How to Value a Dental Practice for Sale
Do you finally feel like it’s time for you to sell your dental practice and move into something different? The process of selling a dental practice should be taken with as much seriousness as when selling a typical business. You must evaluate the value of your practice in totality without overlooking the assets and liabilities that come with it.
While considering the value of your practice, you must not look at it as identical to any other practice. Each practice is unique with many differentiating factors that you can identify when determining the practice value thereof.
What Is A Dental Practice?
It is a business that revolves around dentistry, providing dental care services to patients. Ideally, it should be viewed as a business like any other, having that dental practices have owners. As an owner of professional services like dental practices, how you go about selling your company is a little different from what happens with typical business owners. While evaluating the worth of your practice may be similar to how other business owners do it, it differs for dental practices because of the patients and the nature of services offered.
Factors to Consider During Dental Practice Evaluations
Before you determine to sell your dental practice, make sure you take some time to ready yourself. There is a lot that happens in dentistry, which is why you must account for the continuity of your practice when you sell it. Some of the factors that can help you evaluate the value of your practice, so you can sell it at a worthy price include:
- Annual collections – these can help you determine the value of your practice, by considering the overhead and net income. At this, use the rough rule of thumb valuation percentage of 80% to determine how much your practice will be worth.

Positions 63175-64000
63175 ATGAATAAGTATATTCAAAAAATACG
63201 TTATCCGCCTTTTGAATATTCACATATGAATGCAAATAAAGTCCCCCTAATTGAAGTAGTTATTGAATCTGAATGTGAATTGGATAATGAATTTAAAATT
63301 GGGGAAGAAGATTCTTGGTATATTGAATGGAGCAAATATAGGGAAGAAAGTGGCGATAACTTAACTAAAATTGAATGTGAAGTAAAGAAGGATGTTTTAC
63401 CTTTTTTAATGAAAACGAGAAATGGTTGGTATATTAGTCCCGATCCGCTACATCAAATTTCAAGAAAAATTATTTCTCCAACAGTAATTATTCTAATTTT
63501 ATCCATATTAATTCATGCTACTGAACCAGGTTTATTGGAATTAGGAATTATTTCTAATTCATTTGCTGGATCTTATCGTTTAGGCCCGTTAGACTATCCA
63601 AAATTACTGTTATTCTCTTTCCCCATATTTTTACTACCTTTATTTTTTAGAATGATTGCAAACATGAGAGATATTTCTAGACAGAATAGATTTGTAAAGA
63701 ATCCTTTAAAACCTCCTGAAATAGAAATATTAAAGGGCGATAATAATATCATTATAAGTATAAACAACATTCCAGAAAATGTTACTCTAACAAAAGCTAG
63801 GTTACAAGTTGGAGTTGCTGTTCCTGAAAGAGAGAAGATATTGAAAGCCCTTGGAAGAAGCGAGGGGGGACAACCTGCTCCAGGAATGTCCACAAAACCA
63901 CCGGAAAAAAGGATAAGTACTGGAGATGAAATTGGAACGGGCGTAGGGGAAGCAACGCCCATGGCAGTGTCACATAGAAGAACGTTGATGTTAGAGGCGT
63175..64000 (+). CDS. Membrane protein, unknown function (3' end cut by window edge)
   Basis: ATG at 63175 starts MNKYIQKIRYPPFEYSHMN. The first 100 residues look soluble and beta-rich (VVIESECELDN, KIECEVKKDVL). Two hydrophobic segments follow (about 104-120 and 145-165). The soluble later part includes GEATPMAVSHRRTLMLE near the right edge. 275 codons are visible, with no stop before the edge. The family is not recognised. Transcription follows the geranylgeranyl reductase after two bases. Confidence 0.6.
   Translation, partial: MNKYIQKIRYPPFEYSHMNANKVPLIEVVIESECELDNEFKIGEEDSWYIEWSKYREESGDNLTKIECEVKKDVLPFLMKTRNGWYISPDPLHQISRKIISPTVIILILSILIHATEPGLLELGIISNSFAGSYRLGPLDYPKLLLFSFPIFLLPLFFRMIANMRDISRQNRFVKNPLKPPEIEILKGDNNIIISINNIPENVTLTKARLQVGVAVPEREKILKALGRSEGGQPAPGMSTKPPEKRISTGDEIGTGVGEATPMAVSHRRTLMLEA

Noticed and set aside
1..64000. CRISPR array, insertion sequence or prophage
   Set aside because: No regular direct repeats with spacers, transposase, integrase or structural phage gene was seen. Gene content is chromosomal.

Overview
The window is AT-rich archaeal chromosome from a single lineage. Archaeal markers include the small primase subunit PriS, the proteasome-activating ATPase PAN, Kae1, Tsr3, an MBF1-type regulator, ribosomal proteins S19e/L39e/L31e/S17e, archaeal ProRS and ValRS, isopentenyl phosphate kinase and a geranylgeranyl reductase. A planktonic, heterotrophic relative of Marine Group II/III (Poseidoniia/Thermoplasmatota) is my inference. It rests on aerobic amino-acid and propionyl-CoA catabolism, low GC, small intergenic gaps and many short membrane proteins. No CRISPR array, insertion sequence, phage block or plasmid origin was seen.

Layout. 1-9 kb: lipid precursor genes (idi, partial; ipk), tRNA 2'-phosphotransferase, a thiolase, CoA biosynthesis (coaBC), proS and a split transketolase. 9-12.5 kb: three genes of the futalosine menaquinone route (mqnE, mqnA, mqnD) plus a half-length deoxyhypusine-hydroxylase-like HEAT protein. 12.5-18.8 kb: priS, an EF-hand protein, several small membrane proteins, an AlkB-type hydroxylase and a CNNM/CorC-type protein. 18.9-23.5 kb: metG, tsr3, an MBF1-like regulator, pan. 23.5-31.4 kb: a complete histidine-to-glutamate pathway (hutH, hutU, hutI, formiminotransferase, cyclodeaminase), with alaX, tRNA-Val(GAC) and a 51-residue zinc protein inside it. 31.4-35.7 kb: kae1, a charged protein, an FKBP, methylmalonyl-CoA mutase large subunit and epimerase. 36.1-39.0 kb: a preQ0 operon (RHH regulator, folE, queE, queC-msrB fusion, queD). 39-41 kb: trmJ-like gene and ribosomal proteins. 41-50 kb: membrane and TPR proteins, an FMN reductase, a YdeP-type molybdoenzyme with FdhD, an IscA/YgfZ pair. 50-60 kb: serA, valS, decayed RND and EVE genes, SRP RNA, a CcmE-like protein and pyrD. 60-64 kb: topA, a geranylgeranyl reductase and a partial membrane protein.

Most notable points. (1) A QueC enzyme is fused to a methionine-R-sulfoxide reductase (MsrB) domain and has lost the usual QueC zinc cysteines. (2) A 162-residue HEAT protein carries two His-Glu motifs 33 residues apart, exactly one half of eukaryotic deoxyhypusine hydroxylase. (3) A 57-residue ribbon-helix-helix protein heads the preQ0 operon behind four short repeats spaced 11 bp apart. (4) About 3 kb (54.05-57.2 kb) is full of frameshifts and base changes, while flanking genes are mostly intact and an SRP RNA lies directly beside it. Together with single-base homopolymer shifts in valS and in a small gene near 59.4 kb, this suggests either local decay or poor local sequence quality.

- Asset summation – it should account for the tangible assets of your practice, as well as goodwill. Some examples of tangible assets include office furniture, technology, dental supplies, among other equipment. You can evaluate the price of your equipment by working with the supply company that services your equipment. This is why you must keep essential equipment and facilities up to date, from the instance you have the idea of selling your business. When it comes to calculating the summation of the value of goodwill assets, account for the goodwill rates based on the collections of the last year in your practice. While they may be intangible assets, goodwill does affect the value of your practice.
- Similar practices – you also have to consider your competition. The value of your practice can be weighed by considering similar businesses, particularly those within the same region. However, find the estimate comparable to an average or midpoint between your practice and the others.
- Patient profile – the patients that you have worked with over the years will also play a crucial role in the valuation of your company. Ideally, you must consider the financial resources, educational level, among other factors, to determine your patient profile. For example, if you have invested time and resources in creating a patient-centered practice, you have a higher annual cash flow, which is something you can use to value your practice.
- Location – the placement of your practice also affects the value, since it affects the fundamental law of supply and demand. If for instance, your practice is closer to social amenities and easy to locate, then you often attract more patients and have more business to tend to. In that approach, the location can also help you make an informed decision on the price you should sell your practice.
- Office leases – before you determine to make a sale, ensure that your office leases are stable and easily transferable. This can make or break your sale strategy because it matters to buyers.
Once you are ready to sell your business, ensure you have realistic expectations about what your practice is worth. Putting a very high price may make your company unsellable, especially if the buyers do not appreciate its value. It is why you must start planning high so that you get the correct estimates of what your practice is worth and how much you are willing to settle for on the lower scale.